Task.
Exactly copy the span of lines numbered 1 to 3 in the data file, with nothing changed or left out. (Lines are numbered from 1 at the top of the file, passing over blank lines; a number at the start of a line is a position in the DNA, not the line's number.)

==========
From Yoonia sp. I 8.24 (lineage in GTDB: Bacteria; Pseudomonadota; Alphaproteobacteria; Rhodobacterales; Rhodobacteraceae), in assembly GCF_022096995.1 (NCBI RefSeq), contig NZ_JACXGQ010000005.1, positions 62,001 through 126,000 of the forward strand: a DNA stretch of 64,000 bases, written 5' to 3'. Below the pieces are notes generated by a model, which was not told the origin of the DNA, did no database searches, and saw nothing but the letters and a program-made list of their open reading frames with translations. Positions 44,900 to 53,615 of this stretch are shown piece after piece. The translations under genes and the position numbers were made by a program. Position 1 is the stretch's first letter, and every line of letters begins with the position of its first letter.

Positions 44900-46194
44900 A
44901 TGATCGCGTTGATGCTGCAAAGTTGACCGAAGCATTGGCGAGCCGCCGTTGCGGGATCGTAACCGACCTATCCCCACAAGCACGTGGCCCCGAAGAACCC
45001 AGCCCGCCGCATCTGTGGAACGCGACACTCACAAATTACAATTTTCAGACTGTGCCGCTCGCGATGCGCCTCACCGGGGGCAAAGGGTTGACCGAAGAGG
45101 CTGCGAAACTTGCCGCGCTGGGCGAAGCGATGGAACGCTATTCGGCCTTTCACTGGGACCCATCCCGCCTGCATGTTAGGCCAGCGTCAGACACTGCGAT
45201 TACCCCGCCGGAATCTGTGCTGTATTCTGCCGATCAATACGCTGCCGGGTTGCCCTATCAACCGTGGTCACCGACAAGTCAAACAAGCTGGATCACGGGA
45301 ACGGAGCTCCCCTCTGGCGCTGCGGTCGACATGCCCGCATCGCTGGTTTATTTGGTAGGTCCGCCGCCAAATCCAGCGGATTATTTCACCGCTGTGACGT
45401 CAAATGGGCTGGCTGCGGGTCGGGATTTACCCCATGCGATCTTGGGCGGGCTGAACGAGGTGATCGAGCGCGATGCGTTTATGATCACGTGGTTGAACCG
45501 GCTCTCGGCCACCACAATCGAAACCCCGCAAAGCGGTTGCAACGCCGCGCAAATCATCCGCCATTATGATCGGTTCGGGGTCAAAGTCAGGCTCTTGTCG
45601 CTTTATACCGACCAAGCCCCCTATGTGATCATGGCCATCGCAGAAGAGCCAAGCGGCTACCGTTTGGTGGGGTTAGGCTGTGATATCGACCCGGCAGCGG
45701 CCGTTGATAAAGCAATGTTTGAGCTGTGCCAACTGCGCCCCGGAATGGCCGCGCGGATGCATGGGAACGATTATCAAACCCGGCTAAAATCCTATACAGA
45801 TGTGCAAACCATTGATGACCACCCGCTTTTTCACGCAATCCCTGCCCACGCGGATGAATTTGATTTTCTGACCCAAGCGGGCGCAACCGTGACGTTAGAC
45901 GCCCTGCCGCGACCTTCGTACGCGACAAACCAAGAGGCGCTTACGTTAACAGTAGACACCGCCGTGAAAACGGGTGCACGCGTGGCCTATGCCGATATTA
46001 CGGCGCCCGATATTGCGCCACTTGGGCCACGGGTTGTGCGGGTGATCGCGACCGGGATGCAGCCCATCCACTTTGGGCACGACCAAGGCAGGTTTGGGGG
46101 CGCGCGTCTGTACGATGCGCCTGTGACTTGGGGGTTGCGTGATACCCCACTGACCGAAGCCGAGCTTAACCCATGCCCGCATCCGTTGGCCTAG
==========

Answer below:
From Yoonia sp. I 8.24 (lineage in GTDB: Bacteria; Pseudomonadota; Alphaproteobacteria; Rhodobacterales; Rhodobacteraceae), in assembly GCF_022096995.1 (NCBI RefSeq), contig NZ_JACXGQ010000005.1, positions 62,001 through 126,000 of the forward strand: a DNA stretch of 64,000 bases, written 5' to 3'. Below the pieces are notes generated by a model, which was not told the origin of the DNA, did no database searches, and saw nothing but the letters and a program-made list of their open reading frames with translations. Positions 44,900 to 53,615 of this stretch are shown piece after piece. The translations under genes and the position numbers were made by a program. Position 1 is the stretch's first letter, and every line of letters begins with the position of its first letter.

Positions 44900-46194
44900 A